Pink flamingos on front lawns brighten the picture.
To Your Health, Now More Than Ever
By Lee Sandford
“Even small social interactions throughout the day are great for your health, and we should take them where we can find them at the moment.”
I hope that every Rye Record reader is prioritizing their physical and mental health during the crisis. In our house we’ve been coloring, painting, and baking bread as a distraction from media and social media when we need it, and these activities are working. But remember that your physical and mental health are intertwined in physiologically very complex ways, though intuitively in a very simple virtuous circle. Looking after yourself physically by getting enough sleep and exercise and eating a healthy diet will not just mean your body fights any virus better but will have immeasurable positive impacts on your mental health.
As I write, outdoor solo or family exercise is permitted. I urge you to take advantage of this. Being outdoors helps set your circadian rhythms for the day, which is essential for sleep. Sleep, which is even more essential in anxious times, may be elusive. Getting a good dose of daylight before midday is one way to ensure a good night’s sleep.
While you’re out there, notice what a beautiful time of year it is. Birds are going about their spring activities, cherry blossoms are blooming, the sun is higher in the sky, and warmer sunrise and sunsets can be spectacular. The world is still turning, and spring has arrived as it always does. There is tremendous comfort in this, if you make a point of looking for it and taking it in.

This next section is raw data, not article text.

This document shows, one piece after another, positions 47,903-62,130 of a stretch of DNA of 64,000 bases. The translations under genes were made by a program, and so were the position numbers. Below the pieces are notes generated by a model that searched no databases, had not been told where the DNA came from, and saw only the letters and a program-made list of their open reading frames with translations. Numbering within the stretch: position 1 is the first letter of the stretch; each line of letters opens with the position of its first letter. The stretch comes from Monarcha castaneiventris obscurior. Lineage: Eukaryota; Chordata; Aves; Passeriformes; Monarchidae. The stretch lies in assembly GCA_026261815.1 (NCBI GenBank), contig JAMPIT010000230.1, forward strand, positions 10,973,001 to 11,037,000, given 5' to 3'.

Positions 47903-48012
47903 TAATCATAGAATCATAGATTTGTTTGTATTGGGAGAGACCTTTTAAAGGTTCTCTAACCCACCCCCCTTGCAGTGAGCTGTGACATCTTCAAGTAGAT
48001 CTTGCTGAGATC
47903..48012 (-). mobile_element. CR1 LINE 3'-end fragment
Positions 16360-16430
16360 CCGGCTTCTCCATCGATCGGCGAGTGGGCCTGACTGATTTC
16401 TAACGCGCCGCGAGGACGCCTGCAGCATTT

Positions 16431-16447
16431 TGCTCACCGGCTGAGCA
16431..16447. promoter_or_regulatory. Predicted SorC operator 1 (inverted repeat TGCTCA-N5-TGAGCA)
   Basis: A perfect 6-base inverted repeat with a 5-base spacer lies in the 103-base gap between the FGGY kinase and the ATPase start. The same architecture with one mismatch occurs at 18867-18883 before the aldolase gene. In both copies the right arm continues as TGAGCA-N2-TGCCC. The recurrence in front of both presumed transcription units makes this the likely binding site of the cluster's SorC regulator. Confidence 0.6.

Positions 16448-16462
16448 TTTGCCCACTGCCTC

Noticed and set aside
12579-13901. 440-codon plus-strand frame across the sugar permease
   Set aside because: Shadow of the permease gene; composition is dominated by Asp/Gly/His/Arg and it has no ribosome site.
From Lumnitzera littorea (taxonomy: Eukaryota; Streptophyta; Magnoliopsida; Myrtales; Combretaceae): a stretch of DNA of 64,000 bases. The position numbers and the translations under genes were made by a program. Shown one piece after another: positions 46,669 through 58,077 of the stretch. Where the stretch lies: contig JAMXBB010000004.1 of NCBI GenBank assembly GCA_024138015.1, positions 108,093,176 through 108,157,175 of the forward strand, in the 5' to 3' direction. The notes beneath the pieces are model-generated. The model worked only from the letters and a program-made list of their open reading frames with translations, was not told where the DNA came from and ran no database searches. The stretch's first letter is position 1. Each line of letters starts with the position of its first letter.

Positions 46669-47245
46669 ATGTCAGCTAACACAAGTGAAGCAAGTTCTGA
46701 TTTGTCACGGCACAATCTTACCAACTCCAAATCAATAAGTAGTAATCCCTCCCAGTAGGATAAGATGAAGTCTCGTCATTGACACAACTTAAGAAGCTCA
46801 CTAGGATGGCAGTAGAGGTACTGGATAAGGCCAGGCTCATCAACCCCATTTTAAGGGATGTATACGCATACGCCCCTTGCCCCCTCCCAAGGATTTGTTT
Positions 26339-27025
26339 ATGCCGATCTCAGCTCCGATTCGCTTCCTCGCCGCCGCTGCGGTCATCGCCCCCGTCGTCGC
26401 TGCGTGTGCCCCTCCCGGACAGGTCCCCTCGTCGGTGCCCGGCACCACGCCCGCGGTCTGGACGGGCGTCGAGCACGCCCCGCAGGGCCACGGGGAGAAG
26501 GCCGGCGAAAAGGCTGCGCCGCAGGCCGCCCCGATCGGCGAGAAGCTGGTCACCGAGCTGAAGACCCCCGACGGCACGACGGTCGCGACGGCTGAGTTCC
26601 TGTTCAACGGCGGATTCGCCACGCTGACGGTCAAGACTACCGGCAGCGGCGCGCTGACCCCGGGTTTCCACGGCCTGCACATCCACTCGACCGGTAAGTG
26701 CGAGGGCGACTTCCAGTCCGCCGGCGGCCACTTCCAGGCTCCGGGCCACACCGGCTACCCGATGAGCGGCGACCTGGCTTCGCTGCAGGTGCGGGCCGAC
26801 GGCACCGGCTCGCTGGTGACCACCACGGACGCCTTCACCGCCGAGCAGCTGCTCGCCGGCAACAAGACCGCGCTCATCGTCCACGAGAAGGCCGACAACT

There has been some community tension as we settle down into acceptance of the New York PAUSE, so I also made a point on my long run of noticing the thoughtful things people do for each other. Every year, I love watching the host of daffodils planted by kind and community-minded residents crop up along Manursing Way and seeing flocks of pink flamingoes on front lawns in celebration of big birthdays.
If you’re running or walking, convention is that you run against the traffic. Sticking with this makes it easy to respect social distancing requirements, but make sure to wave or yell a friendly greeting to fellow runners. Myriad studies show that even small social interactions throughout the day are great for your health, and we should take them where we find them at the moment.
As regards more structured workouts in your home or yard, first check in with your favorite local class leader and see what they are offering online. I will be offering workouts, live and recorded, and you can find me at Thryverye on Instagram for times and details. Other local fitness providers I’m aware of are listed below. I’m sorry I don’t have a comprehensive list and I’m sure more and more will be up and running soon, so please support local businesses by regularly checking what’s out there.
Rye Ballet Conservatory, via Facebook
Brava Dance Center, via Instagram stories
Pilates Studio of Rye, via Zoom
JT from the Y, via Zoom, find him at Yogaloku on Instagram
Beyond Yoga with Janet Muller, via Zoom
The R.I.T.E Method Barre Studio, via Zoom. Email firstname.lastname@example.org if you’re new.
Joe Wicks, one of Britain’s online workout coaches, has declared himself the nation’s gym teacher now that British schools are closed and is doing a daily gym workout that is great to get your kids’ brains in gear for their virtual school day ahead, or to reset if stagnation sets in throughout the day.
For low–impact and/or beginner workouts for those worried about their joints or starting out, try these providers on YouTube: Heather Roberston, Popsugar fitness, Madfit, and Sydney Cummings.
Any workout you do will reap benefits upon benefits, I assure you. If you’re a mom or dad home with kids, it gives you an opportunity to say the short-order chef is off duty for twenty minutes, but you’ll also be setting an amazing example that movement is crucial for a healthy body and mind. Stay strong Rye.